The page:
--Oral contraceptive pills: Although birth control pills are generally effective at preventing pregnancy, many women continue, unaware, to take the pills post-conception.  These pills are made from synthetic hormones, which are likely to have epigenetic impacts on the egg and early embryo.

(3) Exposure of the post-natal gametes, affecting F1 health. In the male, for example, it takes two months for a spermatozoa to mature from the spermatogonial stem cells.  During this time, the developing sperm are vulnerable to exogenous exposures, and paternal drug or pharmaceutical use or smoking, for example, may impair the proper synthesis of the germline epigenome. Unlike other cells, sperm are lacking in internal mechanisms that repair DNA.

The idea that exposures to the germ cells can impact health and development of the later-resulting organism is largely noncontroversial. Unfortunately, however, these impacts are ignored almost entirely in the FDA and EPA safety review processes, and have not been evaluated in NIH studies apart from some study of the DES third generation. Moreover, these exposures are likely extremely relevant to many of today’s public health challenges, including skyrocketing rates of neurodevelopmental disability (autism spectrum disorders included), asthma, diabetes, autoimmune disease, and obesity.

In sum, while “transgenerational” effects that do not stem from direct exposures are also extremely important, OHAT’s present inquiry should begin with the more fundamental and relevant (yet under-explored) question of direct germline effects of xenobiotic exposure, since that is where ancestral exposures are likely to have greatest effect, and where all multigenerational consequences on gene expression begin.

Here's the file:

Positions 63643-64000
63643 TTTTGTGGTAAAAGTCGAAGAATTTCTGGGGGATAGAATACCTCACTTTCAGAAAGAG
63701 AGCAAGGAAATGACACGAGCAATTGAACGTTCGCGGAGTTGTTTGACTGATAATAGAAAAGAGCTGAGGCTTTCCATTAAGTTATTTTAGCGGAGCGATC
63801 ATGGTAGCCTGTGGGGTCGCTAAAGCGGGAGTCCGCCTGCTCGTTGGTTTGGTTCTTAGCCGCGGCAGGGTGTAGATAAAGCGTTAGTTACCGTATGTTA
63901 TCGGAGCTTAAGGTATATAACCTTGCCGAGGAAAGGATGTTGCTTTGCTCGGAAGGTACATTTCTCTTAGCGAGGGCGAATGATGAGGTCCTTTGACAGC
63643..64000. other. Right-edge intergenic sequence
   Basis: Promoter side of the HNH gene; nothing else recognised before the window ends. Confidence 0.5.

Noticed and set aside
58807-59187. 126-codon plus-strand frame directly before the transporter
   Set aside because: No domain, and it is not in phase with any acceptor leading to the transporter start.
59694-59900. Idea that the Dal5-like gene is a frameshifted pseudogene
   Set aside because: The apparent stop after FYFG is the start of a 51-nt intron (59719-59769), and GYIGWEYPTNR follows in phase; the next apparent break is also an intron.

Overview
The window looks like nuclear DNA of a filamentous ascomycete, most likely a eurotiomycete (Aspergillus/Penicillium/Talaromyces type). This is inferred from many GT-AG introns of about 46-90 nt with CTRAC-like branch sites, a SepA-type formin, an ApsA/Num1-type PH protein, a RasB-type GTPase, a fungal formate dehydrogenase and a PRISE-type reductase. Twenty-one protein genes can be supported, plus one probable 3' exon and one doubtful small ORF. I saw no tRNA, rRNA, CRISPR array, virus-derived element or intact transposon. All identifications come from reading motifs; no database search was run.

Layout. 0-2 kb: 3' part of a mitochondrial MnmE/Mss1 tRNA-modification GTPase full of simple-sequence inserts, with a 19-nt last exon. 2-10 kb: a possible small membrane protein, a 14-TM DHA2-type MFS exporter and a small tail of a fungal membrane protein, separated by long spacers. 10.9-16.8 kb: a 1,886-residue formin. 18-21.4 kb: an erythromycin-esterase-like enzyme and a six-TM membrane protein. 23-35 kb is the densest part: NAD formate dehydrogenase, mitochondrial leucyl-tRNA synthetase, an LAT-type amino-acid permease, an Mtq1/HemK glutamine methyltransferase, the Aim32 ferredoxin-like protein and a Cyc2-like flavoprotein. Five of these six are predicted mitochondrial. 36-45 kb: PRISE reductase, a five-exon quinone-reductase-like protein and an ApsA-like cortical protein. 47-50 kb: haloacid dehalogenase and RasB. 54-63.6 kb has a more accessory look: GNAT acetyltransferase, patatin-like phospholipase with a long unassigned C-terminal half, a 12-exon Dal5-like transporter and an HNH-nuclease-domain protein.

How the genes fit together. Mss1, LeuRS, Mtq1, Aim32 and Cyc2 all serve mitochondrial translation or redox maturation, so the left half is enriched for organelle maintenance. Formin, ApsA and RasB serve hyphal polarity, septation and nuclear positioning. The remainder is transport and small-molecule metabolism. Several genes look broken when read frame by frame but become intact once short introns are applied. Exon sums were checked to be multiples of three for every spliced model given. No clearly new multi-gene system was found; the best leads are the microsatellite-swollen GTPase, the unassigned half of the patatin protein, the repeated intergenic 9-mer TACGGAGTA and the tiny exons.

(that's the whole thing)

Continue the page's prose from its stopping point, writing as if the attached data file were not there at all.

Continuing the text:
2. Stressors to be studied.  I would like to suggest four particular categories for ancestral stressors for study.

a. Gestational exposures:  Historic prenatal pharmaceutical use of the 1950s-70s, plus current prenatal pharmaceutical use

The Prenatal Pharmaceutical Craze of the 1950s, 60s and 70s – though largely forgotten by the public, historians, and researchers – ranks among the most toxic events in human history, as it placed acute doses of potent synthetic chemicals and endocrine disruptors directly into the bodies of pregnant women, and therefore, their fetuses and germline. Countless millions of us were exposed.